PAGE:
Young people have told us that they often feel anxious before their first appointment because they do not know what to expect. This page can help answer questions you may have before coming to a CAMHS service. It’s important you know that you can also ask the CAMHS team questions at this stage and throughout your time spent with CAMHS.
Usually, after talking it over with you, your general practitioner (GP), teacher or someone who is concerned about your emotional wellbeing will contact CAMHS to ask them to see you. They might write a letter to your local CAMHS team or complete a referral form explaining the reasons why they think it would be helpful for you to be seen. A few clinics will also accept self-referrals, which means that you can contact them directly to make an appointment.
If you’re not sure how to start a conversation with your GP about mental health, try the award-winning Doc Ready app. It can help you plan what to say and create a checklist of things to take so that you don’t get sidetracked.
There can be a wait between the referral being made and your first CAMHS appointment. How long this will be can vary across services but the team will always see you as quickly as they can. To check when your first appointment is likely to be, please phone your local CAMHS service who may be able to provide you with a rough idea of when you are likely to be seen.
Find your local CAMHS service
If you become worried about your safety or the safety of others around you, or you need to be seen in an emergency before your first appointment, you should go directly to your GP or local hospital accident and emergency (A&E) department.
Yes. If you’re not able to able to attend your appointment please let us know as soon as possible. We can then offer that appointment to someone else and make another appointment for you at a time that is more convenient.
Appointments usually take place at your local clinic, but can sometimes happen at other places such as school. We will talk with you about where it’s best to meet.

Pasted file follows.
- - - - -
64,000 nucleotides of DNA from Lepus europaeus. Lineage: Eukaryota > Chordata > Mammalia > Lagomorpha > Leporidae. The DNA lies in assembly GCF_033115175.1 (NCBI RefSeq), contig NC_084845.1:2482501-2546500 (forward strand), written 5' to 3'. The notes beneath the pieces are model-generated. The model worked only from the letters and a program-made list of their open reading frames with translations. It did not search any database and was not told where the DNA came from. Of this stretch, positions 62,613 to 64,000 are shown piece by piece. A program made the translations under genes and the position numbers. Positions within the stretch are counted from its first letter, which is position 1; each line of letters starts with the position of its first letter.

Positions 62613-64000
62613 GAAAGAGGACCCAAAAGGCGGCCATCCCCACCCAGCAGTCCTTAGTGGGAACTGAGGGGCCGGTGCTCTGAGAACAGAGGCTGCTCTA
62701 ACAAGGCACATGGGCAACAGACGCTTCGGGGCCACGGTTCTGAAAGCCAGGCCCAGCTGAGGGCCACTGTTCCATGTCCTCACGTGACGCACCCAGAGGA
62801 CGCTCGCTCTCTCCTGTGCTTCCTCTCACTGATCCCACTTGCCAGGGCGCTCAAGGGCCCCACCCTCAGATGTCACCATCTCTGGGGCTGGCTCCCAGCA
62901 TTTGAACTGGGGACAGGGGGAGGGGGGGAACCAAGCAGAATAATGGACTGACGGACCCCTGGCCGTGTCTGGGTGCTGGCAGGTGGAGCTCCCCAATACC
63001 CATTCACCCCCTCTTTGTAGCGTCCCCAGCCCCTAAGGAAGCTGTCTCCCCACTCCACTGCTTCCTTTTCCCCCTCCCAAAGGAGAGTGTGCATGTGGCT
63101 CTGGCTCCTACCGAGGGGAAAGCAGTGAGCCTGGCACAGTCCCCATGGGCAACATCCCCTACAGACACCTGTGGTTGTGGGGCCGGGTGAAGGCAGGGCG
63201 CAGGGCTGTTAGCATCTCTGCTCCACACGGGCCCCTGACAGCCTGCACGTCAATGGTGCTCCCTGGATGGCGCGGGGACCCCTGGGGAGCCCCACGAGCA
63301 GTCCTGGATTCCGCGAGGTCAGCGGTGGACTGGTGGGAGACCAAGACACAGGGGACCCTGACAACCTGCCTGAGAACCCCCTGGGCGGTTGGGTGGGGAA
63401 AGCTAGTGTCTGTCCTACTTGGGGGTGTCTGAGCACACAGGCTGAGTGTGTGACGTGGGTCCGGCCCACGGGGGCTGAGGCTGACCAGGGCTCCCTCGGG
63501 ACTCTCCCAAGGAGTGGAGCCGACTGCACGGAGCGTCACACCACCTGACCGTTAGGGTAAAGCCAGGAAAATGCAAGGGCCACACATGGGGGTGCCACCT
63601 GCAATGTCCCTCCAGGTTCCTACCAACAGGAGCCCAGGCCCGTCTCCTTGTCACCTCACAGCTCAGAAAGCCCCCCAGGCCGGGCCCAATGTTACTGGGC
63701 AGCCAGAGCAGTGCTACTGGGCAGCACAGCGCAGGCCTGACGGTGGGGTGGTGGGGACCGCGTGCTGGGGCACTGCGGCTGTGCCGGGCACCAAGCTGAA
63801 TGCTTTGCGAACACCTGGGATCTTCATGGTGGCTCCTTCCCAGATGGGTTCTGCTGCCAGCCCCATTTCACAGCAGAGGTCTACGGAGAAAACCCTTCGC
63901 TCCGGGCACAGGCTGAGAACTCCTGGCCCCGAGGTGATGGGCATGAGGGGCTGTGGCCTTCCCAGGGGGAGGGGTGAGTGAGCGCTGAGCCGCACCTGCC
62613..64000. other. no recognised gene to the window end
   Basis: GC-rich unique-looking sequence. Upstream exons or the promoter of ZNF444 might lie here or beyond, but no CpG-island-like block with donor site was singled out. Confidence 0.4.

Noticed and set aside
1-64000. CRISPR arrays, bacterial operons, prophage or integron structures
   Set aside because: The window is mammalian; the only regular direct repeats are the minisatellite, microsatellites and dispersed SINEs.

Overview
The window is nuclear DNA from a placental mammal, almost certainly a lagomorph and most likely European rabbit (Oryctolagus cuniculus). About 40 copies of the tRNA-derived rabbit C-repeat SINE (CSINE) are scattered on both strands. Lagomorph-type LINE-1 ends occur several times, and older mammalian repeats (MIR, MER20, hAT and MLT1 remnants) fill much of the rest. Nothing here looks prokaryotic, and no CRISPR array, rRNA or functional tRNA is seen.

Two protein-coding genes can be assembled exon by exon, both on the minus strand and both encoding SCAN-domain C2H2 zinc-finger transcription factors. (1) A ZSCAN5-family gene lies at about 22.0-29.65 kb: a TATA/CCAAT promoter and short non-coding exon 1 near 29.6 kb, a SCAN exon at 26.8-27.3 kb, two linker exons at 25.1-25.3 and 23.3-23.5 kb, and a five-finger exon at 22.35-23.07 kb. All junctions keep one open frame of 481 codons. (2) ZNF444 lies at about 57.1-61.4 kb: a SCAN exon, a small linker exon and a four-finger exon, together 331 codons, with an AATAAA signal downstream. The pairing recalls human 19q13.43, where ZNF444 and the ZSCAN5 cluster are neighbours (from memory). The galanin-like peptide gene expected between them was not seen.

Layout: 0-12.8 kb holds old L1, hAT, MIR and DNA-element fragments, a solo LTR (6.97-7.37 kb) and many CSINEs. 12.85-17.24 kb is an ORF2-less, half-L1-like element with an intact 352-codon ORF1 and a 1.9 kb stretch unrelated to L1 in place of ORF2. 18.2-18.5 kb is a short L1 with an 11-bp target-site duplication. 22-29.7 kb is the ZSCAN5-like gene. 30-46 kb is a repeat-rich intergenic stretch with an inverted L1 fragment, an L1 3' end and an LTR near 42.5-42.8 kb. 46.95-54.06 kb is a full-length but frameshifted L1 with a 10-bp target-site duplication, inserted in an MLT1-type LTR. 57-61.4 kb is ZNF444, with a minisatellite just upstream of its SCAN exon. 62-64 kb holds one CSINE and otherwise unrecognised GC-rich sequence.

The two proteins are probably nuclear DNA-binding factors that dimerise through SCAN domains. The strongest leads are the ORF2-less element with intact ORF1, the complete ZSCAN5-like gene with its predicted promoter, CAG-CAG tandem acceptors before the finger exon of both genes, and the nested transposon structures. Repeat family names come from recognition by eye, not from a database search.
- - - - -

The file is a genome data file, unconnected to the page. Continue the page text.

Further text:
At your first appointment, you will meet one or two of the CAMHS team who will ask you a range of questions that will help them to understand your current difficulties. This is often called an ‘assessment’. If you or your parents are not confident speaking English, they can arrange for an interpreter to be there.
At an assessment, young people are seen with their parents or carers and/or by themselves. It can be helpful to have family members involved to get their ideas about what’s going on. They can also help support any changes you might want to make.
However there might be things you want to talk about privately. Read more about privacy
Your first appointment with the CAMHS team is a chance for you to talk to them about what’s happening. It also gives you the opportunity to find out more about them and the service that they provide.
Your CAMHS worker might ask you some questions like the ones below:
You don’t have to answer all the questions that they ask and you can also ask them questions.
At the end of your appointment, your CAMHS worker will talk with you about what happens next.
Find out more about the kind of help available from CAMHS
Children, young people and/or parent/carers complete comprehensive questionnaires to aid understanding of their difficulties. This will help us understand all family members’ perspective. Depending on your involvement in the sessions, you may be asked to complete session rating scales, symptom trackers or goal trackers. These all aid clinical practice and are optional to complete. Don’t worry if your answers are different from your child’s, this is often the case and should be discussed with the therapist.
Here’s what one young person told us about their first CAMHS appointment:
“I was very nervous, I had no clue what to expect. I sort of had that funny image of a weird old man with glasses who would ask me very invasive questions and make me feel intimidated, but thankfully my image was completely wrong! Each person I have worked with over the years have all been very lovely, down-to-earth people who make you feel comfortable. I’ve never felt that I’ve had to tell any more than what I’ve been comfortable telling. It’s a safe place to express your feelings and get feedback that you need to help you.”